This was no two-way agreement between the United States and Colombia, one source with inside knowledge of the case said. The cartel boss first made his way to Argentina, before taking a commercial flight from Panama to the United States, handing himself over to the Americans while Colombian authorities were kept in the dark. “We did everything behind their back because we didn’t trust them,” the source said.
By 2015, records show, Rogelio had been released from an American prison after serving barely more than seven years. His case file has remained a deep secret, sealed by a judge. Authorities did not respond to repeated requests for comment.
Rogelio’s lenient treatment is not an anomaly, according to Michael S. Vigil, former chief of international operations for the U.S. Drug Enforcement Administration (DEA). “The agreement, for example, [was] that he wasn’t going to do a lot of time if he cooperated, which obviously he did, and the fact that he would be allowed to remain in the United States,” said Vigil, who retired in 2004 and remains active as a consultant.
Vigil added that “sending him back to Colombia would be an automatic death sentence.” These sorts of deals are necessary, said Bonnie S. Klapper, a former federal prosecutor who now defends accused traffickers. “If you are going to ‘cooperate’ someone, you are going to have to live up to your word and make sure that person doesn’t have to go back to their country and likely get killed,” she told OCCRP. Today, far from the Medellín drug war he oversaw, Rogelio appears to be keeping his head down in Florida.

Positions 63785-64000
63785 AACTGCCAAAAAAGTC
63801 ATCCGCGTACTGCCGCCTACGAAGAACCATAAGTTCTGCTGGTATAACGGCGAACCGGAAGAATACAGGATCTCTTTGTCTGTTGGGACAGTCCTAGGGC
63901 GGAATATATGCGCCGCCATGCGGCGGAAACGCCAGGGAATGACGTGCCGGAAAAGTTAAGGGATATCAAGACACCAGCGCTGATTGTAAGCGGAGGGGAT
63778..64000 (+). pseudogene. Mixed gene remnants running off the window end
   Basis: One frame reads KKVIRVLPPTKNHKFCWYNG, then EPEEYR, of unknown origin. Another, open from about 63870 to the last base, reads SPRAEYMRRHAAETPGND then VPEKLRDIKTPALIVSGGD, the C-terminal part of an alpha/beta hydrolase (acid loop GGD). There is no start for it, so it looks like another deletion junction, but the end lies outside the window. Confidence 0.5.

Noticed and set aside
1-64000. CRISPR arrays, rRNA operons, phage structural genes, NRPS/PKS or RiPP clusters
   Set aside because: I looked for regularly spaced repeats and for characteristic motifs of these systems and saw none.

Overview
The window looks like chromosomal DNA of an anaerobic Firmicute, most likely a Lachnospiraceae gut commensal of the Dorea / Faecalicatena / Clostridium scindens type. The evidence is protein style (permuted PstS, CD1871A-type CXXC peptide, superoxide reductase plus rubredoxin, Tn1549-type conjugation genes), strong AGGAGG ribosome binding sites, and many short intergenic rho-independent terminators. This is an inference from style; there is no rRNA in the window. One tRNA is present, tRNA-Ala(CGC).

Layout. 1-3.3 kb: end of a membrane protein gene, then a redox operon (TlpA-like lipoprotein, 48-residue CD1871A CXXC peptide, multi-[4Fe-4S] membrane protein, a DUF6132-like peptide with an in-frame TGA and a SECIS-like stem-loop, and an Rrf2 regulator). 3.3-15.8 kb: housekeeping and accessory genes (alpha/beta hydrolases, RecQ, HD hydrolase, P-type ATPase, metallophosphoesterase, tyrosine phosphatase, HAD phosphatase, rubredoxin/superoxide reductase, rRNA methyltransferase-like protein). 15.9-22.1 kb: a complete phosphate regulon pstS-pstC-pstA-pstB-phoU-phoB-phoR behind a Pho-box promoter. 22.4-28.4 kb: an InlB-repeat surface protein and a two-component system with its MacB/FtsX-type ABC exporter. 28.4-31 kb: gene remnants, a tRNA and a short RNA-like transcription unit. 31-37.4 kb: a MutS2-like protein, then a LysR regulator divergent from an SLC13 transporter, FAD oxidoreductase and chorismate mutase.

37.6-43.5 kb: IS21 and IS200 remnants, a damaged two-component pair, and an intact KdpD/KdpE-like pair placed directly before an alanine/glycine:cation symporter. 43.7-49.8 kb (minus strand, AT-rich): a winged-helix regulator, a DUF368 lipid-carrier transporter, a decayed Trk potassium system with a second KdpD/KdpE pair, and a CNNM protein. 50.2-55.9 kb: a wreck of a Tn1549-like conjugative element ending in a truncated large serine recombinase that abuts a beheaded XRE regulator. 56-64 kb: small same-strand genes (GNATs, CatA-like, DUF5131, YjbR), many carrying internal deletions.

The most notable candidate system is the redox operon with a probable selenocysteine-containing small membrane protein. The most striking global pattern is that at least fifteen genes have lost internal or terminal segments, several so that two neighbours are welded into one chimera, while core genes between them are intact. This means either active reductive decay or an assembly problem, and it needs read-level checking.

Legal documents obtained by OCCRP show he reported working as a service assistant at a trucking company, earning under $50,000 a year. He has a credit card with a major financial institution, a Florida driver’s license and had lived at the plush Boca Raton residence for a number of years since his release from prison.
Rogelio owes much to his sister, Cruz Elena Aguilar, sources said. She was a Colombian prosecutor in the 1990s who later moved to the United States. Before leaving, she had become embroiled in a public scandal over her perceived closeness to the people she was meant to be investigating, with some of this easy familiarity captured on video according to Colombian media reports.
In a past broadcast on Colombia’s W Radio, Cruz Elena admitted helping the Medellín drug lord Don Berna — her brother’s one-time boss — find an American lawyer. American legal sources acknowledge that Cruz Elena has worked as a facilitator for traffickers who have been captured and face extradition, or wish to surrender.
While Cruz Elena declined requests for comment, the prosecutor-turned-defense attorney Klapper offered a sympathetic view, insisting Cruz Elena’s work is above board. “I trust her completely. I have never seen her cross the line, and I would not be working with her if this were the case,” said Klapper, who helped break up Colombia’s Norte del Valle Cartel. “No case is worth my reputation.”